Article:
Ahead of starting their engineering studies at university, a team of students from Oakham School in Rutland have just returned from a trip last week to the world-renowned Airbus production facility in Toulouse, birthplace of the world’s largest airliner, the A380. The students were awarded The Royal Academy of Engineering Prize at the National Science and Engineering Competition held earlier this year at the Big Bang Fair in Manchester. Their adventure to Toulouse formed part of their award, alongside a cash prize and a certificate.

Charles Crossfield, Lucy Huggins, Sam Quemby and Heather Walker were taken on a guided tour of the state-of-the-art final assembly line and rode on the A380 simulator. They also met Airbus engineers working on the airliners in order to learn more about the aerospace industry.

The team won the prize with their project ‘Detecting defects in aircraft windscreens’ which responded to the RAF’s need to identify flaws in Harrier windscreens. The existing method was subjective and time consuming so the team devised a solution that would be more cost effective and reduce human error. The final prototype was a hand-held laser scanner that could detect defects and produce data that recorded the location and size of the flaws as well as calculating the thickness of the windscreen. The whole device including the hardware and software was designed and tested by the team.

"Being taken around the Airbus facilities in Toulouse was a great privilege," says Heather Walker. "We were able to see the Airbus A380 being assembled and fully appreciate the grand scale of the aircraft as well as experiencing its flight in the cockpit of the simulator. We were also fortunate enough to meet with two engineers to talk about our project – they explained their role at Airbus and we heard first-hand about the A380’s development."

The finals of the National Science and Engineering Competition took place in March 2010 as part of the Big Bang Fair in Manchester. Teams have already been selected for next year’s competition which will once again showcase the talent and creativity of future engineers.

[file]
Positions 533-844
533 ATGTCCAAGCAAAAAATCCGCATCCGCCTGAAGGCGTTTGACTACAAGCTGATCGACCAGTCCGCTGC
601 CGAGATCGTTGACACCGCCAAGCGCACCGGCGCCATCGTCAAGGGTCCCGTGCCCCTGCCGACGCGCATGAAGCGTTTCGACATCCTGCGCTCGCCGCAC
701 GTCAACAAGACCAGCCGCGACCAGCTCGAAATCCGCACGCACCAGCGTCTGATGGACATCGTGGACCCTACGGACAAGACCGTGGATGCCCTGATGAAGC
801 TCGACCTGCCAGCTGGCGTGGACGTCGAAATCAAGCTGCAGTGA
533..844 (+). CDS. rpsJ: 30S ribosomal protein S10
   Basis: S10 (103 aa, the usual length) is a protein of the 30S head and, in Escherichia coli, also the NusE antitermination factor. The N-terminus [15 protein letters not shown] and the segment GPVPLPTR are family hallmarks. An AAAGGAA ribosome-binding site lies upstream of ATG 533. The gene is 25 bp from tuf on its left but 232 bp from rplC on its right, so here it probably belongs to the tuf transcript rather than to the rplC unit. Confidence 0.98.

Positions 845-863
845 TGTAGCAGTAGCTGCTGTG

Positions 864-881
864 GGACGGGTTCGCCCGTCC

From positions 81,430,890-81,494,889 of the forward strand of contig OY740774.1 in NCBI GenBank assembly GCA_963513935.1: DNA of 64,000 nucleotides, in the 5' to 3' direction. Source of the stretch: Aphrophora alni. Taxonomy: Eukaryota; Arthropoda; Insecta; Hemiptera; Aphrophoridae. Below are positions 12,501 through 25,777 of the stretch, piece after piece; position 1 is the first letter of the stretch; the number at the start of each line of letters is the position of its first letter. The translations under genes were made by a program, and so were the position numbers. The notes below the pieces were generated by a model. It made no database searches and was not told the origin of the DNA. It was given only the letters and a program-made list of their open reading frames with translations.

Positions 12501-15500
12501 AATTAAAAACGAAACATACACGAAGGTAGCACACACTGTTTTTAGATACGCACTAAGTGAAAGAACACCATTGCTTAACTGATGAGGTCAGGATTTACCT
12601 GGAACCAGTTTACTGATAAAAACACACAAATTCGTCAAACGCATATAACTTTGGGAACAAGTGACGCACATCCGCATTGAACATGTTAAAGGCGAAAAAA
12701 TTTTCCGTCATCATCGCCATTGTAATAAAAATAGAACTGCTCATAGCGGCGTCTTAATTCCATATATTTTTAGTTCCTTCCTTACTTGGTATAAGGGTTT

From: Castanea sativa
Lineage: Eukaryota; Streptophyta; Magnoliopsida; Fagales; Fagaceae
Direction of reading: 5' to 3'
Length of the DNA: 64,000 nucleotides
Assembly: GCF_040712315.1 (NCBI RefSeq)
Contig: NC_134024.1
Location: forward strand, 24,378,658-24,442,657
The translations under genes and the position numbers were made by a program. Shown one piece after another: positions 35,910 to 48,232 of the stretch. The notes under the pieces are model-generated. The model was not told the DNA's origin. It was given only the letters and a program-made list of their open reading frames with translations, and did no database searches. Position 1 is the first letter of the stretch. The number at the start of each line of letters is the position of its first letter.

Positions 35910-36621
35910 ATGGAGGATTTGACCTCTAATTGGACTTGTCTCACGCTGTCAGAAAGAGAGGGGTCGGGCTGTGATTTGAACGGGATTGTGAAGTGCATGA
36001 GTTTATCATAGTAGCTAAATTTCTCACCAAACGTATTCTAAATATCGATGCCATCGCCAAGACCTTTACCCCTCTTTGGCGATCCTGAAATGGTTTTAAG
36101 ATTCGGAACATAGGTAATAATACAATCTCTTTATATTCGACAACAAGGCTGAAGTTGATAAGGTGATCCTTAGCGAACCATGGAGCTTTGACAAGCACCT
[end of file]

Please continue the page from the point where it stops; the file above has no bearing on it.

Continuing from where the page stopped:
Philip Greenish, Chief Executive of The Royal Academy of Engineering, says: "The Academy is delighted to be the sponsor of the Engineering Disciplinary Prize for the next National Science and Engineering competition, which will take place in at the Big Bang Fair in London, 9 – 11th March 2011."

Notes for editors

  1. About The Big Bang: UK Young Scientists and Engineers Fair

    The Big Bang: UK Young Scientists and Engineers Fair will take place from 10-12 March 2011 at ICC London ExCeL and will celebrate and raise the profile of young people’s achievement in science and engineering and encourage more young people to take part in STEM initiatives with support from their parents and teachers. School groups will be invited to visit the first two days of The Big Bang, which will also be open to the public on the Saturday. Students will leave enlightened about how science and engineering feature in everything they wear, eat and do. A number of apprentice, graduate and experienced engineers and scientists will be on hand to quiz and students will have the opportunity to discover a great career. The Big Bang hosts the finals of the prestigious National Science & Engineering Competition and also kicks off National Science and Engineering Week 2011.
  2. About the National Science & Engineering Competition

    The competition is open to all 11-18 year olds across the UK who have completed a project or activity in any field of science, technology, engineering or maths. Entries can come from teams or individuals. Finalists are invited to present their project at The Big Bang. Here they'll have their own exhibition stand amongst the big household names to show-off all their hard work to journalists, prospective employers and universities – as well as the school groups and VIPs attending The Fair. It’s a great opportunity to display their talents in front of many interested and influential people. As well as the great prizes for both teams and individuals, winners of the senior individual categories are crowned the UK Young Scientist of the Year or the UK Young Engineer of the Year at the award winners’ ceremony.

    For more information please visit  www.thebigbangfair.co.uk/nsec
  3. Founded in 1976, The Royal Academy of Engineering promotes the engineering and technological welfare of the country. Our fellowship – comprising the UK’s most eminent engineers – provides the leadership and expertise for our activities, which focus on the relationships between engineering, technology, and the quality of life. As a national academy, we provide independent and impartial advice to Government; work to secure the next generation of engineers; and provide a voice for Britain’s engineering community.

For more information please contact

For more information please contact: Jane Sutton at The Royal Academy of Engineering

Tel. 020 7766 0636; email:  Jane Sutton